Between 8 and 16 December 2014, the National IHR Focal Point for the Kingdom of Saudi Arabia (KSA) notified WHO of 3 additional cases of Middle East respiratory syndrome coronavirus (MERS-CoV) infection, including 1 death.
Details of the cases are as follows:
- A 29-year-old, non-national female from Taif city who developed symptoms on 9 December. She sought medical advice on 14 December and was admitted to hospital on 15 December. The patient has no comorbidities. While working as a nurse in an isolation ward, she came into contact with a laboratory confirmed MERS-CoV case. The patient has no history of exposure to other known risk factors in the 14 days prior to the onset of symptoms. Currently, she is in stable condition and remains in isolation.
- A 70-year-old, non-national male from a village near Jubail city who developed symptoms on 10 December. He was admitted to hospital on 15 December. The patient has comorbidities as well as a history of frequent camel contact and of raw camel products consumption. He has no history of exposure to other known risk factors in the 14 days prior to the onset of symptoms. Currently, he is in ICU in critical condition.
- A 61-year-old male from Najran city who developed symptoms on 1 December. He was admitted to hospital on 6 December. The patient had comorbidities as well as a history of frequent camel contact and of raw camel products consumption. In the 14 days prior to the onset of symptom, he visited a health care facility that, however, had no links to MERS-CoV cases. He had no history of exposure to other known risk factors in the 14 days that preceded the onset of symptoms. The patient was admitted to ICU but passed away on 14 December.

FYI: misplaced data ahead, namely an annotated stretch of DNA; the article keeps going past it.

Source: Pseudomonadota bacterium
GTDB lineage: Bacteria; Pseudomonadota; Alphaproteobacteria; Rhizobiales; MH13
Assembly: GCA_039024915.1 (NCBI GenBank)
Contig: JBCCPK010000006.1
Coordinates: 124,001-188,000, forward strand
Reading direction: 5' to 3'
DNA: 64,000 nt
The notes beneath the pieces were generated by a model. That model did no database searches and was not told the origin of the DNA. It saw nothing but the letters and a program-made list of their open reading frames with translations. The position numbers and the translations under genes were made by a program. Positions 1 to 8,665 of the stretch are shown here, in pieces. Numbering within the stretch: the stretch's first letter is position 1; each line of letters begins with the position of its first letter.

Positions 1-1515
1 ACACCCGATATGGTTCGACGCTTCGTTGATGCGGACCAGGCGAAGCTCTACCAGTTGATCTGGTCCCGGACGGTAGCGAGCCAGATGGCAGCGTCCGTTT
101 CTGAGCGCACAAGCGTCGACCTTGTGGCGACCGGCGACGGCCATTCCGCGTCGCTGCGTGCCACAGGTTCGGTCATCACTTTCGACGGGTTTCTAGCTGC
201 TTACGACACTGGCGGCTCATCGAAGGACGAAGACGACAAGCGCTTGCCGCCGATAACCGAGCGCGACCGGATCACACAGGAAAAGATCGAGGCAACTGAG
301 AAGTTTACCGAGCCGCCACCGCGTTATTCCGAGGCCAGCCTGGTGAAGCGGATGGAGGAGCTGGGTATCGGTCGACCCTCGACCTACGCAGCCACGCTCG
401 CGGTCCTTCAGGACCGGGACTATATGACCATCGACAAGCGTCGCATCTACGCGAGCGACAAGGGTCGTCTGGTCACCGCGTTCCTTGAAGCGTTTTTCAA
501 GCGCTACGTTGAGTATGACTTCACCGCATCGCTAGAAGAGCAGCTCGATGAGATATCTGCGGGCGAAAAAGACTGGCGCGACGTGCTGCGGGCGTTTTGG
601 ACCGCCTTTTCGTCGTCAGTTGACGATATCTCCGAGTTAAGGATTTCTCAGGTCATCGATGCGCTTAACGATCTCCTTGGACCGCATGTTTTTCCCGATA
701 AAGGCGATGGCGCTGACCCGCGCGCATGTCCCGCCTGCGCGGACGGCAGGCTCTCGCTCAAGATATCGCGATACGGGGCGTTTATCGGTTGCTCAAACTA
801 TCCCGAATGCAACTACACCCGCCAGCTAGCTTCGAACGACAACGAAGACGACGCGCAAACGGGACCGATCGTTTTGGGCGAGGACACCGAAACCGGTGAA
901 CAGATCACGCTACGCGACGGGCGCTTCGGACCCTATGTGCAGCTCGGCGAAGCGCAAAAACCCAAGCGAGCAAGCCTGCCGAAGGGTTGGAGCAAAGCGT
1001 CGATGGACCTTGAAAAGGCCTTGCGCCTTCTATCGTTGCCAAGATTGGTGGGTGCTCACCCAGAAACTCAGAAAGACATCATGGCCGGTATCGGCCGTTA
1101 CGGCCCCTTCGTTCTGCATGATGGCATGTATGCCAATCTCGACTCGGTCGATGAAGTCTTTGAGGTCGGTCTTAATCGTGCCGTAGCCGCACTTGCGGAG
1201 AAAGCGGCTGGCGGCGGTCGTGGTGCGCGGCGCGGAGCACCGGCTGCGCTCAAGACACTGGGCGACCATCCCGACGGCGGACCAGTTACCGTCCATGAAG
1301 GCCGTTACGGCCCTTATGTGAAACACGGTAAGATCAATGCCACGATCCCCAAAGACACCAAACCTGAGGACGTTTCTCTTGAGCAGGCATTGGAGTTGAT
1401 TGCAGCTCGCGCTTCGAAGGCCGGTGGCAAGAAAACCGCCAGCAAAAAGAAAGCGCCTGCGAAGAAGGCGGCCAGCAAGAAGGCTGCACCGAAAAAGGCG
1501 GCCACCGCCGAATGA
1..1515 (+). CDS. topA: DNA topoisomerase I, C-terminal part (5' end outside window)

Contact tracing of household contacts and healthcare contacts is ongoing for these cases.
The National IHR Focal Point for the Kingdom of Saudi Arabia also notified WHO of the death of 1 previously reported MERS-CoV case.
Globally, the WHO has been notified of 941 laboratory-confirmed cases of infection with MERS-CoV, including at least 347 related deaths
Based on the current situation and available information, WHO encourages all Member States to continue their surveillance for acute respiratory infections and to carefully review any unusual patterns.
Infection prevention and control measures are critical to prevent the possible spread of MERS-CoV in health care facilities. It is not always possible to identify patients with MERS-CoV early because like other respiratory infections, the early symptoms of MERS-CoV are non-specific. Therefore, health-care workers should always apply standard precautions consistently with all patients, regardless of their diagnosis. Droplet precautions should be added to the standard precautions when providing care to patients with symptoms of acute respiratory infection; contact precautions and eye protection should be added when caring for probable or confirmed cases of MERS-CoV infection; airborne precautions should be applied when performing aerosol generating procedures.
Until more is understood about MERS-CoV, people with diabetes, renal failure, chronic lung disease, and immunocompromised persons are considered to be at high risk of severe disease from MERS‐CoV infection. Therefore, these people should avoid close contact with animals, particularly camels, when visiting farms, markets, or barn areas where the virus is known to be potentially circulating. General hygiene measures, such as regular hand washing before and after touching animals and avoiding contact with sick animals, should be adhered to.
Food hygiene practices should be observed. People should avoid drinking raw camel milk or camel urine, or eating meat that has not been properly cooked.
WHO does not advise special screening at points of entry with regard to this event nor does it currently recommend the application of any travel or trade restrictions.